The sandy banks of COffs Creek come alive on low tide with swarms of soldier crabs
The sandy banks of COffs Creek come alive on low tide with swarms of soldier crabs Bruce Thomas

Soldier crabs on the march

IT might not be the peak season for human tourists but the sandy shores of Coffs Creek were yesterday swarming with thousands of cute crustaceans.

Local nature photographer John Boom came across a veritable army of soldier crabs while on a walk yesterday and couldn’t resist capturing the moment.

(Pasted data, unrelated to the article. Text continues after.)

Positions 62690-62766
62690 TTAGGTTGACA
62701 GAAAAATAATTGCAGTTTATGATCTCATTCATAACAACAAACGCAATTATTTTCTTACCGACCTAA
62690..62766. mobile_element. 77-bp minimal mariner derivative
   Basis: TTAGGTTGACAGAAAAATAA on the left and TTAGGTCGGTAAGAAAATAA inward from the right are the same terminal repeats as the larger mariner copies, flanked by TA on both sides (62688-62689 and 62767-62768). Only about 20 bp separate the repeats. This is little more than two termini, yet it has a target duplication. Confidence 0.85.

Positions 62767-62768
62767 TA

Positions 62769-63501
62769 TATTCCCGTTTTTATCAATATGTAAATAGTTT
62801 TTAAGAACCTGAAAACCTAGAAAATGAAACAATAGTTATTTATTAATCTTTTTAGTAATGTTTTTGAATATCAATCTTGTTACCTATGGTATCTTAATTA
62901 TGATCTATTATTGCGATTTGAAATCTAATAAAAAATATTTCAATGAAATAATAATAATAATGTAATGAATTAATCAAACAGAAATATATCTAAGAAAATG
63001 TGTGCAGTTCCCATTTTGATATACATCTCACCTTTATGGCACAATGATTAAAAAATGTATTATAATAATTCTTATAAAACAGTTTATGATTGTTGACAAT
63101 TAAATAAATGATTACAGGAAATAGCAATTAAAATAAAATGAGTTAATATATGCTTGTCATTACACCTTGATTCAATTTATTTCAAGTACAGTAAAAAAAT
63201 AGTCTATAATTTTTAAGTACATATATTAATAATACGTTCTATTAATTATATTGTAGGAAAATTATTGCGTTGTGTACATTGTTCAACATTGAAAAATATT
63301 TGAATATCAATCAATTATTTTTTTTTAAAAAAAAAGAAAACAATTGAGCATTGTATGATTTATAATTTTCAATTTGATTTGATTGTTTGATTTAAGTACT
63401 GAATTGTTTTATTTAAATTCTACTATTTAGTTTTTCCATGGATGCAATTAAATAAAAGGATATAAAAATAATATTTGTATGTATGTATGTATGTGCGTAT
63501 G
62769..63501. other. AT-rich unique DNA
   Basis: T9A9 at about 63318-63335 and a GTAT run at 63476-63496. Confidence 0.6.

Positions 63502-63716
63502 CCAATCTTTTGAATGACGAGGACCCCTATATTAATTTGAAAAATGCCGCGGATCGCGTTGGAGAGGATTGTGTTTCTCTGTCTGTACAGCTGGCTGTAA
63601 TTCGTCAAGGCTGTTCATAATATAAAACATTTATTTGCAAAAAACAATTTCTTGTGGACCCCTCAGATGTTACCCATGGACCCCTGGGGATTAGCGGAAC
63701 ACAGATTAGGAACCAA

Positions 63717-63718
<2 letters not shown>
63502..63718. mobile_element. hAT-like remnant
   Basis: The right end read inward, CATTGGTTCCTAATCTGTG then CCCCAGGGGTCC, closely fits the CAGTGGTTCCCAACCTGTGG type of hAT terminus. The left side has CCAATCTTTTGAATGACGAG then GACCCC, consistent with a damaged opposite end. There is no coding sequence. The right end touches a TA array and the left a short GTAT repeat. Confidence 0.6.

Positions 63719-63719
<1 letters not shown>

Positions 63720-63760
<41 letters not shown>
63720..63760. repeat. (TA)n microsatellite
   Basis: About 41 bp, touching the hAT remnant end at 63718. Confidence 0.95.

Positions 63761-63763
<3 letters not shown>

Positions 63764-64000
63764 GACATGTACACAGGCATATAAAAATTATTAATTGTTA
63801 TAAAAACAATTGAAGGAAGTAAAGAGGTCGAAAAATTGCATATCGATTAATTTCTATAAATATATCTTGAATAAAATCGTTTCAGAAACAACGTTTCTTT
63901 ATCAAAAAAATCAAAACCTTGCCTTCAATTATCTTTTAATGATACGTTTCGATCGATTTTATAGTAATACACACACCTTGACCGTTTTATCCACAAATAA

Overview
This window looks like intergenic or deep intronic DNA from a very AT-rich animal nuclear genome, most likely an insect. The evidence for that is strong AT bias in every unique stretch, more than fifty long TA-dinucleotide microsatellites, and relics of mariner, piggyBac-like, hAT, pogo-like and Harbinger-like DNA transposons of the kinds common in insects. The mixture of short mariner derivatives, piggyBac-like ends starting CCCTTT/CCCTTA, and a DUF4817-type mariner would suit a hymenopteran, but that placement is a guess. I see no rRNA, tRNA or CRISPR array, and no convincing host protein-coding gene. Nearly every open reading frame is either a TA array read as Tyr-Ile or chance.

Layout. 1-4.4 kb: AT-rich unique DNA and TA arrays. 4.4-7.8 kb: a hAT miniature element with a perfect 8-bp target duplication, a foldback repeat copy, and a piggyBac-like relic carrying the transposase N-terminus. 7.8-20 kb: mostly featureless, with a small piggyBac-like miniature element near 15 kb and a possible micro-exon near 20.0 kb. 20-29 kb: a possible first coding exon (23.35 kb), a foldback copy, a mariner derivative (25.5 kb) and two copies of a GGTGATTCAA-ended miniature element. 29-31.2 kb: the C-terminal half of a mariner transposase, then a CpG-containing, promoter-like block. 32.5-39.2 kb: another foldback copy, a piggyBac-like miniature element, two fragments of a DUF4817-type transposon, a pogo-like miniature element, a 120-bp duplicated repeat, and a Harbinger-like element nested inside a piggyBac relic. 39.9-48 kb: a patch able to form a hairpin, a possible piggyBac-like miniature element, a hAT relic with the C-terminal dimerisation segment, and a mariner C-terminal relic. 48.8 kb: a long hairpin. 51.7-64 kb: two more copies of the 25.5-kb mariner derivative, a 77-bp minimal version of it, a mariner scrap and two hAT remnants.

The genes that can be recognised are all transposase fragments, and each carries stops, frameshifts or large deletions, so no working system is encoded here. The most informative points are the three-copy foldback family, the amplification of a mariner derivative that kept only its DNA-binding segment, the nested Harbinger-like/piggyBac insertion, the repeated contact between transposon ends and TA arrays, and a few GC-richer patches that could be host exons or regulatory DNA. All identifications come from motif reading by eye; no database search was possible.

“There were literally thousands of them. It was like the shores of Coffs Creek had come alive,” Mr Boom said.

“I last saw as many at Urunga a few years ago. It really is quite delightful to see them scurrying about.

Found from northern Queensland through to Wilsons Promontory in Victoria as well as the western Indian Ocean and French Polynesia, the solider crab sorts through sand and mud for organic matter as it grows to a mature size of 15mm.

It is thought that the spontaneous arrival of soldier crabs is triggered by the falling tide.

If disturbed they burrow into the sand with a corkscrew motion, disappearing as quickly as they emerged.



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